Passover and Easter. Israel’s redemption from bondage to Pharaoh, and humanity’ redemption from bondage to death. The Old and the New. They finally intersected in the flesh at a first-century table, during Jesus’ last Passover meal in that upper room.
Celebrating Passover was always my favorite ritual growing up. And after I met Jesus, every bit of it came alive in ways I’d never imagined. And in ways I’m still discovering today. And, just like with most of our familiar holidays and rituals, different aspects of Passover speak more powerfully to me than others during different seasons.
This year, it’s the first cup.
The Passover meal is structured around four cups of wine. In fact, seder - the name of the Passover meal - literally means “order.” And an incredible thing is that the Seder meal today is identical in structure to the way it was in Jesus’ day. Some songs and stories have been added along the way, and there’s no sacrificial lamb because there’s no longer a Temple where people can make sacrifices.
But the structure and prayers are exactly the same, and it’s still built around four cups of wine and the breaking of bread. I love to teach on this sacred meal, walking through each cup in light of the Last Supper. But this year, I keep coming back to the first cup.
You see, each cup represents one of God’s four “I will” promises to Moses in Exodus 6:6-7:
“Therefore say to the Israelites, ‘I am the LORD, and I will bring you out from under the yoke of the Egyptians. I will free you from being slaves to them, and I will redeem you with an outstretched arm and with mighty acts of judgment. I will take you as my own people.’”
The first cup of the Passover meal recalls that first “I will:” God’s promise to bring the Israelites out from under the burden and bondage of Egypt. In that moment, His words had to be music to their ears and to their aching bodies and broken hearts. Remember, Joseph’s family had been laboring under more and more harsh conditions since they’d first been welcomed by the Pharaoh back in Genesis. And now they were experiencing the genocide of their baby boys.
Freedom from that yoke of Egypt was almost more than they knew to ask or imagine. And recalling this promise to deliver them from that state of physical and emotional brokenness is how Jews have always begun the Passover meal.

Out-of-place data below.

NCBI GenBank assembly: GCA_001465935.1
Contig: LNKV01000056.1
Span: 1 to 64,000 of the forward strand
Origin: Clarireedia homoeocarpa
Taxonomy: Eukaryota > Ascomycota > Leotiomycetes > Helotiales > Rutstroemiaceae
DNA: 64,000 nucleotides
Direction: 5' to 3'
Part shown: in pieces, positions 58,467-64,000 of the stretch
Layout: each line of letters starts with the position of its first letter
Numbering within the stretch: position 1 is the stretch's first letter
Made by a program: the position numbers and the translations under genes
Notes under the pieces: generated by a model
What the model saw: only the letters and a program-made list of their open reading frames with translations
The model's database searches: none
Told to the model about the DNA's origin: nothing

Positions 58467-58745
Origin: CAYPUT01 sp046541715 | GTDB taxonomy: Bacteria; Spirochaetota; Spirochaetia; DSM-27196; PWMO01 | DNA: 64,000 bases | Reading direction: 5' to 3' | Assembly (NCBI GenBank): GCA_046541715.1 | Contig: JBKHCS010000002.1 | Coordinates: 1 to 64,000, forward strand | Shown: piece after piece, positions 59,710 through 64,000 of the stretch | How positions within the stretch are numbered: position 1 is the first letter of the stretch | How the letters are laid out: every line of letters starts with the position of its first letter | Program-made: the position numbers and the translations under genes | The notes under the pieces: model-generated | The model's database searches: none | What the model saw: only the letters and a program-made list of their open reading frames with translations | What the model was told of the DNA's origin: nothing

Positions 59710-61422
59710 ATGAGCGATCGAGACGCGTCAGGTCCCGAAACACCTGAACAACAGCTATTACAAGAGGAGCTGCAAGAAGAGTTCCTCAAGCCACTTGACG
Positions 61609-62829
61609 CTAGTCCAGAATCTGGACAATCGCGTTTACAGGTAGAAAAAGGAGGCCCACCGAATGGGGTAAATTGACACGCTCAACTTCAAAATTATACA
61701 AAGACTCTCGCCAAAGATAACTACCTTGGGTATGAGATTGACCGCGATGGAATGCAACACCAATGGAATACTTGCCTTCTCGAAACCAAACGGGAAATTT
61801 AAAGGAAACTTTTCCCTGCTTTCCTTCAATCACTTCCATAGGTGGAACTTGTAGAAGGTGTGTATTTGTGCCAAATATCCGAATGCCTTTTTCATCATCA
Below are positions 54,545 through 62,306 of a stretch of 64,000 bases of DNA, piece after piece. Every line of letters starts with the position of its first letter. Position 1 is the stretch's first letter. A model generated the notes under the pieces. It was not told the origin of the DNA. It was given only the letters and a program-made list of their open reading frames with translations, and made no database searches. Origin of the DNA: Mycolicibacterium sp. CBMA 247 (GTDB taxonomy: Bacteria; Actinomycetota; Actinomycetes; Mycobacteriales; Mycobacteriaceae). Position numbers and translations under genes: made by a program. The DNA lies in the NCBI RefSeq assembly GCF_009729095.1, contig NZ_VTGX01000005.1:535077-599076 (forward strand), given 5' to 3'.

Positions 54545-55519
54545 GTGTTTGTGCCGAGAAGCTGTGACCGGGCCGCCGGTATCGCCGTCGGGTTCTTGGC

But. The Passover celebration is never supposed to be just a lesson in history. Every Passover worship guide, or Haggadah, includes the statement that we are to celebrate as if we ourselves had been personally rescued from Egypt and its yoke of slavery.
On the surface, it may sound hard to do, especially in twenty-first century America. But a really quick Hebrew lesson will show you that it isn’t really hard at all, and it will also show you why I keep coming back to the “first cup.”
So, the word we translate as Egypt in the Old Testament isn’t really “Egypt.” It’s Mitzrayim. Mitzrayim comes from two different roots; one (metzir) meaning to be bordered or limited, and the other (tzar) meaning to be bound and tied up. Combined together as Miztrayim, then, this name for Egypt means hardship and distress and oppression and being hemmed in.
It really isn’t hard, then, to imagine ourselves being stuck in Egypt, because we have all been under the yoke of Mitzrayim. Mitzrayim is the hardship and distress and isolation that comes from being separated from God. And it’s sin; our own sin and living in the wake of other people’s sin. And it’s also the fallout of living in a broken world. Things like death, layoffs, broken relationships, depression/anxiety, abuse, shootings, a global pandemic and the ongoing brutal attack on a sovereign people.
And so, during the Last Supper Passover meal, when Jesus raised that first cup and recounted His Father’s promise to bring His people out from under the yoke of Mitzrayim, He wasn’t just talking about Egypt.
The Messiah knew that He was just hours away from rescuing all of humanity - including you and me - from the distress and isolation that comes from being a broken person in a broken world.
In fact, when Jesus lifted that first cup, the disciples probably remembered something Jesus had already said to them about a yoke. A different kind of yoke, for people like them and like you and like me, who suffer in this broken world.
“Come to me, all you who are weary and burdened, and I will give you rest. Take my yoke upon you and learn from me, for I am gentle and humble in heart, and you will find rest for your souls. For my yoke is easy and my burden is light.” Matthew 11:28-30 NIV
In contrast to the yoke of Mitzrayim - Jesus’ yoke brings rest to our souls.
Yes, we will still experience the pain and isolation that comes from living in this world. But if we choose to be yoked to the Messiah, He promises to gently lead us through it. Giving rest for our souls, even when our bodies and our hearts are weary.
And weary is what many of us are today. Weary from so much, and from the accumulation of so much. And so this year, I keep closing my eyes, imagining Jesus lifting that first cup. Recounting that ancient promise to those who were weary and heavy laden, knowing that He was about to fulfill it in ways no one could comprehend.
Even on this side of Calvary, it’s hard to comprehend. But even so, I will rest in it.